Solid-state drives are the most popular storage devices today. Putting one in your system can instantly reduce boot times, launch apps and games faster and improve performance in applications like video editing that heavily rely on a storage device’s speed.
Today SSD’s are found in almost all systems, even budget ones. However, until recently, they were not ideal for workflows that required a large storage capacity, simply because the technology was not advanced enough or too expensive to implement. With the introduction of QLC or Quad Layered Cell flash, SSDs are finally available in up to 8GB configurations.
So, if you were considering a hard disk primarily for the higher capacity, we recommend you reconsider, especially if you plan to use it as your primary storage device. Ifyou’re looking for a lightweight drive to travel with, 8TB external SSDswill support high-speed transfer via Thunderbolt and USB 3 standards and are available for purchase right now.
Before going through our recommendations, we suggest you read about the differences between the types of SSDs available in the market and understand which one is best for you. Make the right decision as high-capacity SSDs are expensive and making the wrong choice can cost you a lot.
Best 8TB M.2 NVMe SSDs
1Sabrent Rocket Q 8TB NVMe M.2 SSD
Specifications:Capacity: 500GB, 1TB, 2TB, 4TB, 8TB | Controller: Phison PS5012-E12S-32 | Memory: Micron 96L 3D QLC | Interface: M.2 PCIe 3.0 x4, NVMe 1.3 | Sequential read: 3,300MB/s (8TB version) | Sequential write: 2,900MB/s (8TB version)
- Phison E12S NVMe controller for fat PCIe 3.0 speeds
- Sabrent Acronis True Image cloning software included for free
- Five-year warranty (Registration required)
Sabrent was one of the first manufacturers to produce an 8TB NVMe SSD in the M.2 2280 size. This small form factor enables the Rocket Q to fit quite easily into the M.2 slot of a supported notebook, reducing the need for a hard drive that is bulky and extremely slow. Since the Rocket Q is an NVMe SSD, it will put out speeds of up to 3,300 MB/s read, and 2,900 MB/s write.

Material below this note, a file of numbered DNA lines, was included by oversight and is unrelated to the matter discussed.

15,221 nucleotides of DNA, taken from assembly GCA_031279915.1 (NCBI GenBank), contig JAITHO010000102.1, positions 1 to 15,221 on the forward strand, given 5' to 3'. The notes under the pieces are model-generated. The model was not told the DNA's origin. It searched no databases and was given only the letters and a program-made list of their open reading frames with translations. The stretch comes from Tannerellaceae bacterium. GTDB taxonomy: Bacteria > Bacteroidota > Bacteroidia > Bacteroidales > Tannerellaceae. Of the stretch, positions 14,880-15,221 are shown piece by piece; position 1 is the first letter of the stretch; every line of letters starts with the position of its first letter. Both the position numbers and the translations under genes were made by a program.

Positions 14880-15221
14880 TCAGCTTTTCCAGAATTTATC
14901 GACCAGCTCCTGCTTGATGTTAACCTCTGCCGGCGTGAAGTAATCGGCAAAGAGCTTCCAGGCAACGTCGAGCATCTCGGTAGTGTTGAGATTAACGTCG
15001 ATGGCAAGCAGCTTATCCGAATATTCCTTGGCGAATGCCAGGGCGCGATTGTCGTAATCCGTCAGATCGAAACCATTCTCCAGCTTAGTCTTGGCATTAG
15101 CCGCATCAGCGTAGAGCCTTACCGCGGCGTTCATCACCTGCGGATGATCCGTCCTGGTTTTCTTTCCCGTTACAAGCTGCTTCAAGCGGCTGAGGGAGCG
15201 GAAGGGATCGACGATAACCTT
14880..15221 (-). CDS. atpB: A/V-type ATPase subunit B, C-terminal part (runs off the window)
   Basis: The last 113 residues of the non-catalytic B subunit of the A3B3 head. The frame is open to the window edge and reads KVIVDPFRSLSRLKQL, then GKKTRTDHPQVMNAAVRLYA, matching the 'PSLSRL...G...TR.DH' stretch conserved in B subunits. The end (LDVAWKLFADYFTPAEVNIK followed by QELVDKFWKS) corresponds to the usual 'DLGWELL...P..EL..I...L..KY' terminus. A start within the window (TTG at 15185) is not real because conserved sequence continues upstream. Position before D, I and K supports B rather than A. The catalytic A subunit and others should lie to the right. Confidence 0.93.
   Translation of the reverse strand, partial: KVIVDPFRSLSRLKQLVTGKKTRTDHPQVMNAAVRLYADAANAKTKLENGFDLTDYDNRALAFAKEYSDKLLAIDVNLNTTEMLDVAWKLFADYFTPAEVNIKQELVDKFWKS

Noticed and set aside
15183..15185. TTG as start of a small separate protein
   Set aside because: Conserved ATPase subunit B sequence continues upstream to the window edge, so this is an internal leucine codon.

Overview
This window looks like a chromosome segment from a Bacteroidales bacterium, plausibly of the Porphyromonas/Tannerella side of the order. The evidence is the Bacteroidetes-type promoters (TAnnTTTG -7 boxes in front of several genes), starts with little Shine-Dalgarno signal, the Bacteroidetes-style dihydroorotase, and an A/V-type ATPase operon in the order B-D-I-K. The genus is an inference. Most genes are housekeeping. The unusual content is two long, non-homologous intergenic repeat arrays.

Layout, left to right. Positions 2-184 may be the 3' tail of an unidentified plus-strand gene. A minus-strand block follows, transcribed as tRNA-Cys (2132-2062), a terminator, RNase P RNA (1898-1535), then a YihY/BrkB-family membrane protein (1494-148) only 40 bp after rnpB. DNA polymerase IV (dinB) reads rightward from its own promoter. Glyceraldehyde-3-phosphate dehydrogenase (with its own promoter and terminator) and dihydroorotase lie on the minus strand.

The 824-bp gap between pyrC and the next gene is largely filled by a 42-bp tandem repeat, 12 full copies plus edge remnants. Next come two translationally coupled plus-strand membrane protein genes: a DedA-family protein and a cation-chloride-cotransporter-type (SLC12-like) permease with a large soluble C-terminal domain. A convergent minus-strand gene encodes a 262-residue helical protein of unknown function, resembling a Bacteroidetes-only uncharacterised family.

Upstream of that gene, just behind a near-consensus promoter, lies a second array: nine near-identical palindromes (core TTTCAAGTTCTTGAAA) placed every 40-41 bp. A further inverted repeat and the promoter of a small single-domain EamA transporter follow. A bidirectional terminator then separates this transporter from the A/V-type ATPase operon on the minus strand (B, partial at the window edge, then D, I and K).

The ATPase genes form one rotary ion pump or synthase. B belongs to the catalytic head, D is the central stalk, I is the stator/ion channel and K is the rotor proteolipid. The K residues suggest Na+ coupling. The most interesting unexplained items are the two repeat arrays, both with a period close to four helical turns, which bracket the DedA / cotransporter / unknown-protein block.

However, keep in mind that due to the limitations of the QLC flash in the SSD, you will see significant throttling in transfer speeds when you fill the drive up. Compared to other alternatives like SATA SSDs and HDDs, which are slow, to begin with, it seems to be a good bargain. The Rocket Q also suffers from a lower write endurance of only 1,800 TB for the 8TB capacity, another disadvantage of its QLC flash.
The SSD runs on the Phison E12S controller that supports the PCIe 3.0 standard. With PCIe 4.0 being the new standard, we expect the newer 8TB SSDs to come with better quality TLC flash that is faster and does not throttle. The Micron 96L QLC NAND flash is the main reason why the Rocket Q can achieve an 8TB capacity.
Sabrent decided to include a free cloning software, Acronis True Image, that is handy if you’re looking to upgrade from an existing storage device. A one year warranty comes included with the SSD, and you can increase it up to five years by registering the device within 90 days of purchase.
Although the QLC flash has its limitations compared to other SSDs that employ TLC, the 8TB capacity is enough to warrant you picking up the Rocket Q. It offers an excellent price-per-GB for an NVMe SSD, and for $1,299.99, the SSD is undoubtedly expensive, even more than many laptops, but offers a large amount of fast storage in both a light and tiny package.
2Corsair MP400 8TB NVMe PCIe M.2 SSD
Specifications:Capacity: 1TB, 2TB, 4TB, 8TB | Controller: Phison PS5012-E12S-32 | Memory: Micron 96L 3D QLC | Interface: M.2 PCIe 3.0 x4, NVMe 1.3 | Sequential read: 3,480MB/s (8TB version) | Sequential write: 3,000MB/s (8TB version)
- CORSAIR SSD Toolbox software makes tasks like firmware updates easier
- Five-year warranty included
- Endurance of up to 1,600 TB written
The Corsair MP400 is a relatively new high capacity SSD that comes in the M.2 2280 size. It offers a marginal performance improvement over the 8TB variant of the Sabrent Rocket Q, which comes at the cost of decreased endurance, sitting right at the 1,600TB mark. The MP400 employs a QLC flash identical to the one used on the Rocket Q.
The SSD’s read speed stands at 3,480MB/s, while the write speed is 3,000MB/s, which will begin to throttle as it fills up. Most QLC-based SSDs typically use about one-fourth of their capacity as an SLC cache for the rest of the drive, which shrinks as more data is written, reducing speed significantly. But in the case of an 8TB SSD, this substantially decreases as the space available is pretty large.